Many people simply find all things Chinese a bit scary. They don’t really read history anyhow, much less Chiinese history. I’ve given up trying to have conversations with most people. I can personally attest that 98% of the people I meet have never heard of Chiang Kai-shek much less Sun Yat Sen. Many of them aren’t sure which came first: WWI or WWII. Or Vietnam. I love your blog. I do. Really.

    • Thank you. You might find this scary but I read a study that said 80% of people age 17/18 who leave high school and don’t go on to college, never read a book again in their lives—-and many of these non-readers become voters and parents. Maybe America’s Founding Fathers knew what they were doing when they created an oligarchy—not a democracy. In fact, I’ve read that the Founding Fathers despised democracy and warned about it, because history shows that democracies tend to be taken over by mobs and then freedom is lost for everyone else. Sort of scary.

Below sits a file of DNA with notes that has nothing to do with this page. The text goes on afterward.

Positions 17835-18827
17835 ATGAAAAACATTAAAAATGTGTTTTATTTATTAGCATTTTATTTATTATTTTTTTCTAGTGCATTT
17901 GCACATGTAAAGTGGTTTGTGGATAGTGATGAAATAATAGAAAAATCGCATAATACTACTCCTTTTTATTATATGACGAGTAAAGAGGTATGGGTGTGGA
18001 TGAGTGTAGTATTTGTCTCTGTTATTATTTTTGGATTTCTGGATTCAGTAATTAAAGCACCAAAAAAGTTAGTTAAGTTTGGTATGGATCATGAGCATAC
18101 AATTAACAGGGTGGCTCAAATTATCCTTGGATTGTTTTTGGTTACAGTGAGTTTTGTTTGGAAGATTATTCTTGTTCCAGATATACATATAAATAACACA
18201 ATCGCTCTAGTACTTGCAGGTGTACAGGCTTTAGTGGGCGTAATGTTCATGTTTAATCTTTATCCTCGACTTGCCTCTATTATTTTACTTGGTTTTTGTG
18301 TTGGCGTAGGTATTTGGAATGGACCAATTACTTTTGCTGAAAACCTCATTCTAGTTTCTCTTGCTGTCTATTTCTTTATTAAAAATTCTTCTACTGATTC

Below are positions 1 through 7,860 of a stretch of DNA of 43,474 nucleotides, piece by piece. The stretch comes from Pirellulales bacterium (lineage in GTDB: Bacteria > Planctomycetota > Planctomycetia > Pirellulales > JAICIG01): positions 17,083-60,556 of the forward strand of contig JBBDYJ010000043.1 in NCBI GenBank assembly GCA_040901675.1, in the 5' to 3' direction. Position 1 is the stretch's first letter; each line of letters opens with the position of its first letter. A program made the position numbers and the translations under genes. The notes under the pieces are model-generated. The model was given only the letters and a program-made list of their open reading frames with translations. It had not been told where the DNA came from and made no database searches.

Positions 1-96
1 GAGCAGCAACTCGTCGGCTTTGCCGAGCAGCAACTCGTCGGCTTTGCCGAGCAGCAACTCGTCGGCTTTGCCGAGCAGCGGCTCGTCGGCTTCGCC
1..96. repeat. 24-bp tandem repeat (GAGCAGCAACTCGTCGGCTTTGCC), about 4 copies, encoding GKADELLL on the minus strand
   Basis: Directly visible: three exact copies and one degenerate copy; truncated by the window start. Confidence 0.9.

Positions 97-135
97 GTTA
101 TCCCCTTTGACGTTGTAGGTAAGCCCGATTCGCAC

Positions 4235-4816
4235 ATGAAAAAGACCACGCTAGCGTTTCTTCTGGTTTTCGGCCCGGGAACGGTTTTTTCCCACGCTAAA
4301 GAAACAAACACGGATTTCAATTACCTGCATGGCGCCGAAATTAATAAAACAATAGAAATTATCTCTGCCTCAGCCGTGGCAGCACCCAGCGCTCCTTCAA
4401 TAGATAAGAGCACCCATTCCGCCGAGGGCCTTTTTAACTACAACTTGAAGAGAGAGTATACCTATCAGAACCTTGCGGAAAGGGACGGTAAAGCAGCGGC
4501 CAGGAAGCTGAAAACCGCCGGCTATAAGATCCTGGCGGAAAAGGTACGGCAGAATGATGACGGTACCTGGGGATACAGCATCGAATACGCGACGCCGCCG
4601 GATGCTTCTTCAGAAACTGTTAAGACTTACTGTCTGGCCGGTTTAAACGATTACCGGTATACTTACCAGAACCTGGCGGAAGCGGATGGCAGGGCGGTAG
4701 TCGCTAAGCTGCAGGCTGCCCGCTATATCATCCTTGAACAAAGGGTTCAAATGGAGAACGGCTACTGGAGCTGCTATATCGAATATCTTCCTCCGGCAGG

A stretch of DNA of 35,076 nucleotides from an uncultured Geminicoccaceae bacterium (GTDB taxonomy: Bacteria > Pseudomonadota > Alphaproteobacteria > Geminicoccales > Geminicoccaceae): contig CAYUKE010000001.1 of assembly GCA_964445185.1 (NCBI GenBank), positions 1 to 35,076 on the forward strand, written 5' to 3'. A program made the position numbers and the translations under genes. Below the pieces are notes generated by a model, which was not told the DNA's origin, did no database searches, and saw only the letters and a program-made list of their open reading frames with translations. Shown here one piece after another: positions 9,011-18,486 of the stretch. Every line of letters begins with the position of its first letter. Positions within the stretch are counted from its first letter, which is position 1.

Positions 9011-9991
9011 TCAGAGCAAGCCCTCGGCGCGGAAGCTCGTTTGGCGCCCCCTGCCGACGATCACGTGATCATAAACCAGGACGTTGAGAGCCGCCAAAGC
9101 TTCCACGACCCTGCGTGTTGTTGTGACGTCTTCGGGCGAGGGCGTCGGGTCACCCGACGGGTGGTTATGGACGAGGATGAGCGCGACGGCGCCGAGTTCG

Why did the Founding Fathers think this way? The following comparison tells us.

      The key difference between a democracy and a republic lies in the limits placed on government by the law, which has implications on minority rights. Both forms of government tend to use a representational system where citizens vote to elect politicians to represent their interests and form the government. However, in a republic, a constitution or charter of rights protects certain inalienable rights that cannot be taken away by the government, even if it has been elected by a majority of voters. In a “pure” democracy, the majority is not restrained and can impose its will on the minority.

      Or in the current state of politics in the United States, a minority can impose its will on the majority.